Mark Twain's Speeches eBook

This eBook from the Gutenberg Project consists of approximately 275 pages of information about Mark Twain's Speeches.

OBITUARY POETRY

          Addressat the actorsfund fair, Philadelphia, in 1895

Ladies and gentlemen,—­The—­er this—­er—­welcome occasion gives me an —­er—­opportunity to make an—­er—­explanation that I have long desired to deliver myself of.  I rise to the highest honors before a Philadelphia audience.  In the course of my checkered career I have, on divers occasions, been charged—­er—­maliciously with a more or less serious offence.  It is in reply to one of the more—­er—­important of these that I wish to speak.  More than once I have been accused of writing obituary poetry in the Philadelphia Ledger.

I wish right here to deny that dreadful assertion.  I will admit that once, when a compositor in the Ledger establishment, I did set up some of that poetry, but for a worse offence than that no indictment can be found against me.  I did not write that poetry—­at least, not all of it.

CIGARS AND TOBACCO

My friends for some years now have remarked that I am an inveterate consumer of tobacco.  That is true, but my habits with regard to tobacco have changed.  I have no doubt that you will say, when I have explained to you what my present purpose is, that my taste has deteriorated, but I do not so regard it.

Whenever I held a smoking-party at my house, I found that my guests had always just taken the pledge.

Let me tell you briefly the history of my personal relation to tobacco.  It began, I think, when I was a lad, and took the form of a quid, which I became expert in tucking under my tongue.  Afterward I learned the delights of the pipe, and I suppose there was no other youngster of my age who could more deftly cut plug tobacco so as to make it available for pipe-smoking.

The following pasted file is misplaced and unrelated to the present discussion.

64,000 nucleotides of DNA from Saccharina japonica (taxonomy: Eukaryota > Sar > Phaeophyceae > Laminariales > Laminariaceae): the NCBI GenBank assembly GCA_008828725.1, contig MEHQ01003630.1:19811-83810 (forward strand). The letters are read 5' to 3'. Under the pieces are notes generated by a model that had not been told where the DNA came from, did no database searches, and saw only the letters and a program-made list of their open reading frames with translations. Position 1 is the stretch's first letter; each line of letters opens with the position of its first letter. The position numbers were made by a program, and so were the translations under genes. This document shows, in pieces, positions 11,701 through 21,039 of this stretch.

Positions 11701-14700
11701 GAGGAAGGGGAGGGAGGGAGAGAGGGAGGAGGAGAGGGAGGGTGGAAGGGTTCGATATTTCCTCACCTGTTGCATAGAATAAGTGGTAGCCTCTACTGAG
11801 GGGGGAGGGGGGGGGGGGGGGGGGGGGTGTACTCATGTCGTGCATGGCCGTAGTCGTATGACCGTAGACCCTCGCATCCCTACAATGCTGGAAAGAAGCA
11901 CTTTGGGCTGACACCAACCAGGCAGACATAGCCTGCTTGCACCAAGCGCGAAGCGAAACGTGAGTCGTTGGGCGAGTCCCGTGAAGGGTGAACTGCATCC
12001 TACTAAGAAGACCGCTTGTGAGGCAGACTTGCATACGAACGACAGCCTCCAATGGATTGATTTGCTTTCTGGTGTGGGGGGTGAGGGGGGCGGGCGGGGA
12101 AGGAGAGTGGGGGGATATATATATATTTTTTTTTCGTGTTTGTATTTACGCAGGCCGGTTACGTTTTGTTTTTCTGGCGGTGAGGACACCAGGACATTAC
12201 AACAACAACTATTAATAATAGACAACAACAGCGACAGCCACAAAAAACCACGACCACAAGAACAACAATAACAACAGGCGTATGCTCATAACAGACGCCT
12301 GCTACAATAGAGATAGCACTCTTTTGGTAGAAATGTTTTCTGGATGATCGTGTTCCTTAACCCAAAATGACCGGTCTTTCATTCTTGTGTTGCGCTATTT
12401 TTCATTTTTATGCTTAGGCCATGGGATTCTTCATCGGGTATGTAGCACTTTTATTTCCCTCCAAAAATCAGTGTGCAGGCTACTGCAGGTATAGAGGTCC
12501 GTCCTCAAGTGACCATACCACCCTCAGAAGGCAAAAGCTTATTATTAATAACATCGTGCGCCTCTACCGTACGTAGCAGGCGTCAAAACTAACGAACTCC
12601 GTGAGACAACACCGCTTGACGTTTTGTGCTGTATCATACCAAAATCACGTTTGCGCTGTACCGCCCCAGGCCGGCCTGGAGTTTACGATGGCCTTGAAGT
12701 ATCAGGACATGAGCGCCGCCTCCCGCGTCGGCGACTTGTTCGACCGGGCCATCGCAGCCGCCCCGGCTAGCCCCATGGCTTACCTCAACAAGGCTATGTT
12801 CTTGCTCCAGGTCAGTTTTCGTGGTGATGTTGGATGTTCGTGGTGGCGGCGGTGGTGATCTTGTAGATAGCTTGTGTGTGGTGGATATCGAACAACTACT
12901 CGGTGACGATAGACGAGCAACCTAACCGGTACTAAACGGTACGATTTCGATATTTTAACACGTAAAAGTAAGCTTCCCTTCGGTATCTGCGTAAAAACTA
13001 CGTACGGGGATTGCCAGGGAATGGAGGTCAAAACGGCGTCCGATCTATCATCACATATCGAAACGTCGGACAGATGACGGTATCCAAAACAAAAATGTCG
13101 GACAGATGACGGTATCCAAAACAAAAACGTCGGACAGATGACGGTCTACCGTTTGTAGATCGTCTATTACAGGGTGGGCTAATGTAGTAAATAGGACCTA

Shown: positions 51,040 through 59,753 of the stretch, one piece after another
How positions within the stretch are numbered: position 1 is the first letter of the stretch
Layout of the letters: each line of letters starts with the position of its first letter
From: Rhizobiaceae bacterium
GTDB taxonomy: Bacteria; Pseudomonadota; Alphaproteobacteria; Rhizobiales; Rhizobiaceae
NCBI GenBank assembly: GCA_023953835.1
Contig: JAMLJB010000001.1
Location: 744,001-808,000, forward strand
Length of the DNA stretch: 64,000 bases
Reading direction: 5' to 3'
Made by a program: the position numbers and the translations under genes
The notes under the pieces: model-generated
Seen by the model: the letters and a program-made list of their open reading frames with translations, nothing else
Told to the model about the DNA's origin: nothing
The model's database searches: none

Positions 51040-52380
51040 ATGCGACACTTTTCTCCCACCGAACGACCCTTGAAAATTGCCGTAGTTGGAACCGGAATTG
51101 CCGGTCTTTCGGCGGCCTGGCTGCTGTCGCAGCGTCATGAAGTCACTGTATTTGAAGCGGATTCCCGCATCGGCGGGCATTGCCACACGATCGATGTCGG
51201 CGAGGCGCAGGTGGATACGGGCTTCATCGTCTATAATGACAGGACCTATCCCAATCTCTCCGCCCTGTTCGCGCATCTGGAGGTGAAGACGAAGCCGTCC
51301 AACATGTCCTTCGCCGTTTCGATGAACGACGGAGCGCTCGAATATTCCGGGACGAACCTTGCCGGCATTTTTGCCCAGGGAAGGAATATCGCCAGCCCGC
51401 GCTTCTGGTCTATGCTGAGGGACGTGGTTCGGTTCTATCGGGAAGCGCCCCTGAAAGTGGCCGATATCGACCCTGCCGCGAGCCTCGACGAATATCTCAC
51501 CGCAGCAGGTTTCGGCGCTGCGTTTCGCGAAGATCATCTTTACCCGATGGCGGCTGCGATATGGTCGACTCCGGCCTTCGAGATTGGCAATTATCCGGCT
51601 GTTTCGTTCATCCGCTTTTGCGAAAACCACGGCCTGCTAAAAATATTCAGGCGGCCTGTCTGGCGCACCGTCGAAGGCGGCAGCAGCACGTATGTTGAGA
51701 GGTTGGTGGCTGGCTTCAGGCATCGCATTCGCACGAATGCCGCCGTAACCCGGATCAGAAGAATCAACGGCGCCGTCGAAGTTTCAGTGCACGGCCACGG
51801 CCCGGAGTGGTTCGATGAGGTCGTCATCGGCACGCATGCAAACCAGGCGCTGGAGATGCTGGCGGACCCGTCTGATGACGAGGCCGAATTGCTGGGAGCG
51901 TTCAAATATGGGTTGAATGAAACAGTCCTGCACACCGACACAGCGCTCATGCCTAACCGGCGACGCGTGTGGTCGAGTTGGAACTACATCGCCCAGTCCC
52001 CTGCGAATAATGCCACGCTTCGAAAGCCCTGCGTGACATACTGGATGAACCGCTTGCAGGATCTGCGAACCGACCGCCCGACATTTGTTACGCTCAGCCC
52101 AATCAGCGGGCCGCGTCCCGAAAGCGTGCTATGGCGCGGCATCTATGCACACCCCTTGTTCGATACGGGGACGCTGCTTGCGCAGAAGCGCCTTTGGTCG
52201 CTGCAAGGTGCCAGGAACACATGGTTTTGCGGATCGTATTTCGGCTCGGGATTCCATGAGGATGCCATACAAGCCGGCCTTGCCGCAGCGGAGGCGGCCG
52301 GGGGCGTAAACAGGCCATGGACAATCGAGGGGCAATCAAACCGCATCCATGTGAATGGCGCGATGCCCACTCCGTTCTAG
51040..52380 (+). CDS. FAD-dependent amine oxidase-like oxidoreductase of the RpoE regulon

Well, time ran on, and there came a time when I was able to gratify one of my youthful ambitions—­I could buy the choicest Havana cigars without seriously interfering with my income.  I smoked a good many, changing off from the Havana cigars to the pipe in the course of a day’s smoking.

At last it occurred to me that something was lacking in the Havana cigar.  It did not quite fulfil my youthful anticipations.  I experimented.  I bought what was called a seed-leaf cigar with a Connecticut wrapper.  After a while I became satiated of these, and I searched for something else, The Pittsburg stogy was recommended to me.  It certainly had the merit of cheapness, if that be a merit in tobacco, and I experimented with the stogy.

Then, once more, I changed off, so that I might acquire the subtler flavor of the Wheeling toby.  Now that palled, and I looked around New York in the hope of finding cigars which would seem to most people vile, but which, I am sure, would be ambrosial to me.  I couldn’t find any.  They put into my hands some of those little things that cost ten cents a box, but they are a delusion.

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Mark Twain's Speeches from Project Gutenberg. Public domain.
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